The diversity credit solution

An effective way to ensure inclusive growth is to make inclusion part of the market model

Written by Neeraj Kumar Singh | Published:June 17, 2013 5:38 am

An effective way to ensure inclusive growth is to make

inclusion part of the market model

Promoting social equity and inclusion has always been among the foremost priorities of governments. Social equity ensures that every individual has a fair chance towards a dignified life. Inclusion also facilitates long-term sustainability of economic growth. Recognising this,governments worldwide are taking initiatives to ensure an economic growth both inclusive and sustainable. But these have mostly been in the form of redistributive justice and affirmative interventions. Their effectiveness in a market economy is debatable and it becomes important to make inclusion a part of the market model itself.

The triad of economy,environment and equity are linked to each other and to the quality of life. But we have been inclined to assess the value of an activity on the basis of its economic utility alone,not its impact on environmental and social equity. This distortion has often been at the root of divergence between the social,economic and environmental goals of society.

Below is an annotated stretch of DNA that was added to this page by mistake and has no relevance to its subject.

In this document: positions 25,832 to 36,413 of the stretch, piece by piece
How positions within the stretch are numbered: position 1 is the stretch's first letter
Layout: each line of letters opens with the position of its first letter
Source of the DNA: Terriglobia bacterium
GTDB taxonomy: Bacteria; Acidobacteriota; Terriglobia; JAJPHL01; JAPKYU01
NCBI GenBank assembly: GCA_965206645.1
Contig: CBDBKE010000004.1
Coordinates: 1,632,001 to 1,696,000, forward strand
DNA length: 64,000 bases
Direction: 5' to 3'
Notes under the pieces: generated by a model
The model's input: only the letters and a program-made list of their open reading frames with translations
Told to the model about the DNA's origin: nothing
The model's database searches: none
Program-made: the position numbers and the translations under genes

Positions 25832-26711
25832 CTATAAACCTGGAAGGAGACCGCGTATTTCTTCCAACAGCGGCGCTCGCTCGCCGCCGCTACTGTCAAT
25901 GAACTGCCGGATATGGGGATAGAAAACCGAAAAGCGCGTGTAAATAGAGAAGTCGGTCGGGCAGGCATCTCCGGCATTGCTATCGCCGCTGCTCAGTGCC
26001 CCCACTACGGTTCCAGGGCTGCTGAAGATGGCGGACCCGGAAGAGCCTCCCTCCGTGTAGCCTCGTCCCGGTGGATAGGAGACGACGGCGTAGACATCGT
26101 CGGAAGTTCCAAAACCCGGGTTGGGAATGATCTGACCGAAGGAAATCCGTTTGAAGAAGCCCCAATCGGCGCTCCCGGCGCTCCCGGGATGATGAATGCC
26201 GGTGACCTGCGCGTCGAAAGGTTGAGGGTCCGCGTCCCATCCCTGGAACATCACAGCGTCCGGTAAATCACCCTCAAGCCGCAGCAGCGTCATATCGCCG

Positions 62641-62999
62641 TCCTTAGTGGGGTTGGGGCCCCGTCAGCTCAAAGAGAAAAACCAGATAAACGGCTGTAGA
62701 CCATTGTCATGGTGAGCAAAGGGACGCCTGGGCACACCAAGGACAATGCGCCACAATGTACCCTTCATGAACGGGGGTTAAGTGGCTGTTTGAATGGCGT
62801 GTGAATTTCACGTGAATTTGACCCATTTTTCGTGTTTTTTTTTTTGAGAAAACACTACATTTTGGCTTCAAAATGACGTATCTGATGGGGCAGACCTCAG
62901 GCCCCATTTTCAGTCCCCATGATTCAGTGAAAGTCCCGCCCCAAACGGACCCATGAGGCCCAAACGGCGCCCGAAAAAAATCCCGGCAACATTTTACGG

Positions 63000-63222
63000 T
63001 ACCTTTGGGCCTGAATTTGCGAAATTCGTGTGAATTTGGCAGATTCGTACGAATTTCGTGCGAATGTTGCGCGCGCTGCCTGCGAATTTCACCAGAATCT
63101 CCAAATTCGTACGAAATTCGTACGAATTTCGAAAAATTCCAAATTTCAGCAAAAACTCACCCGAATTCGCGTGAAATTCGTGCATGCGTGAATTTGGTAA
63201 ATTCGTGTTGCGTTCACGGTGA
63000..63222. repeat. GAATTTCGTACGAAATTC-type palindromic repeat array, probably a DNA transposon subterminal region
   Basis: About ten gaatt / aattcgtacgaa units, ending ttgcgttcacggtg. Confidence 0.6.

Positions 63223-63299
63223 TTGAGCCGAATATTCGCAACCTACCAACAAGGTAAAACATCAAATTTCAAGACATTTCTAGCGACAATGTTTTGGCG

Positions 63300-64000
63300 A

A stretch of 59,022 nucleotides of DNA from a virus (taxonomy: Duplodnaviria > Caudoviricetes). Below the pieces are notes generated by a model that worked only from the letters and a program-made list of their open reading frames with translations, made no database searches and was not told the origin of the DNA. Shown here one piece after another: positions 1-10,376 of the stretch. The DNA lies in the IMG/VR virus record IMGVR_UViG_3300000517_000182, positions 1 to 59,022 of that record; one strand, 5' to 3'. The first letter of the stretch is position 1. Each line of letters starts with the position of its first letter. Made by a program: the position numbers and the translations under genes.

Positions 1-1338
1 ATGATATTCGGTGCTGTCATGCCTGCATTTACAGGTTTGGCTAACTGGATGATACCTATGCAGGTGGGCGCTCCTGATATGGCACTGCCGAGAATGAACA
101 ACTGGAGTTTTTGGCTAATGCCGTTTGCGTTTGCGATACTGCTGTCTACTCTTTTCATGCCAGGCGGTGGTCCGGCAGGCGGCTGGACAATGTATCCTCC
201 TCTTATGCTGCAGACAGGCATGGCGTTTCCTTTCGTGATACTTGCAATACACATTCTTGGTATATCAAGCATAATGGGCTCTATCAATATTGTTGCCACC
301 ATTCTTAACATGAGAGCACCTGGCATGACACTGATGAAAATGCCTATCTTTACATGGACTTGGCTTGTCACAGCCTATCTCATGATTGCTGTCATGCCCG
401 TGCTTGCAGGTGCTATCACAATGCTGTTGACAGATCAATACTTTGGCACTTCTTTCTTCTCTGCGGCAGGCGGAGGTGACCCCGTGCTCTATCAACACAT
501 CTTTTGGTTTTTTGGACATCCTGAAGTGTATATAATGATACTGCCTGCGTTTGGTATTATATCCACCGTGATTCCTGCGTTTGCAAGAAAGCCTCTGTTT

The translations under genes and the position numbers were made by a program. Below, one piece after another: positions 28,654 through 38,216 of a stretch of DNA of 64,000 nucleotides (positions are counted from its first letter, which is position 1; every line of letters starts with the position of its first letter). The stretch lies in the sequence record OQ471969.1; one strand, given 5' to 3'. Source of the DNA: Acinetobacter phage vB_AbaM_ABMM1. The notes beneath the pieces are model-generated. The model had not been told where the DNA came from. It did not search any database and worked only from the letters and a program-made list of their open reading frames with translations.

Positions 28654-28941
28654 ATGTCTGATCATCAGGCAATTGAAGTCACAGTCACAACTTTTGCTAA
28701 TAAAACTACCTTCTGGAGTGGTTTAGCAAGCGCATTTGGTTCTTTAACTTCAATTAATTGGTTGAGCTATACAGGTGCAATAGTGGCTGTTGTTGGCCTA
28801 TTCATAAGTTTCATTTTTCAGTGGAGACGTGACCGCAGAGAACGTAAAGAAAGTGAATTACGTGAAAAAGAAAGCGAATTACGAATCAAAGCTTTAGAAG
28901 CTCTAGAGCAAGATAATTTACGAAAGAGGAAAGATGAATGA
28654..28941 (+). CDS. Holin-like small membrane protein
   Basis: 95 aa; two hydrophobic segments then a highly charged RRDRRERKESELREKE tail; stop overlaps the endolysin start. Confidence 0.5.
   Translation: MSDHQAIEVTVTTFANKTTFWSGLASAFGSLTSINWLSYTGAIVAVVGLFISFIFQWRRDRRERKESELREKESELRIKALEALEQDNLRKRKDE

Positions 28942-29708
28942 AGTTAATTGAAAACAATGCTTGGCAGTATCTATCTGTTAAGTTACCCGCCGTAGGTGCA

The Earth Summit in 1992 discussed reflecting environmental cost on economic activities,and thus integrating economy and environment. A market solution in the form of flexibility mechanisms evolved. Carbon credits trading and incentivising reduction in carbon footprints were two such mechanisms. Although as a society we have accepted that effects of economic activities on inter-generational equity (environmental degradation) should be factored in,we are yet to accept the need to factor in the effects of such activities on intra-generational equity (social exclusion and inequality). It is imperative that we acknowledge this need and devise a system of incentives and disincentives to promote inclusion.

Here,we propose an inclusive growth model that attempts to promote inclusion by incentivising diversity at workplace. Diversity at workplace is sought to be achieved through different flexibility mechanisms. Thus,while a sustainable growth is attempted by linking economy and environment,an inclusive growth is attempted by linking economy and equity through market mechanisms.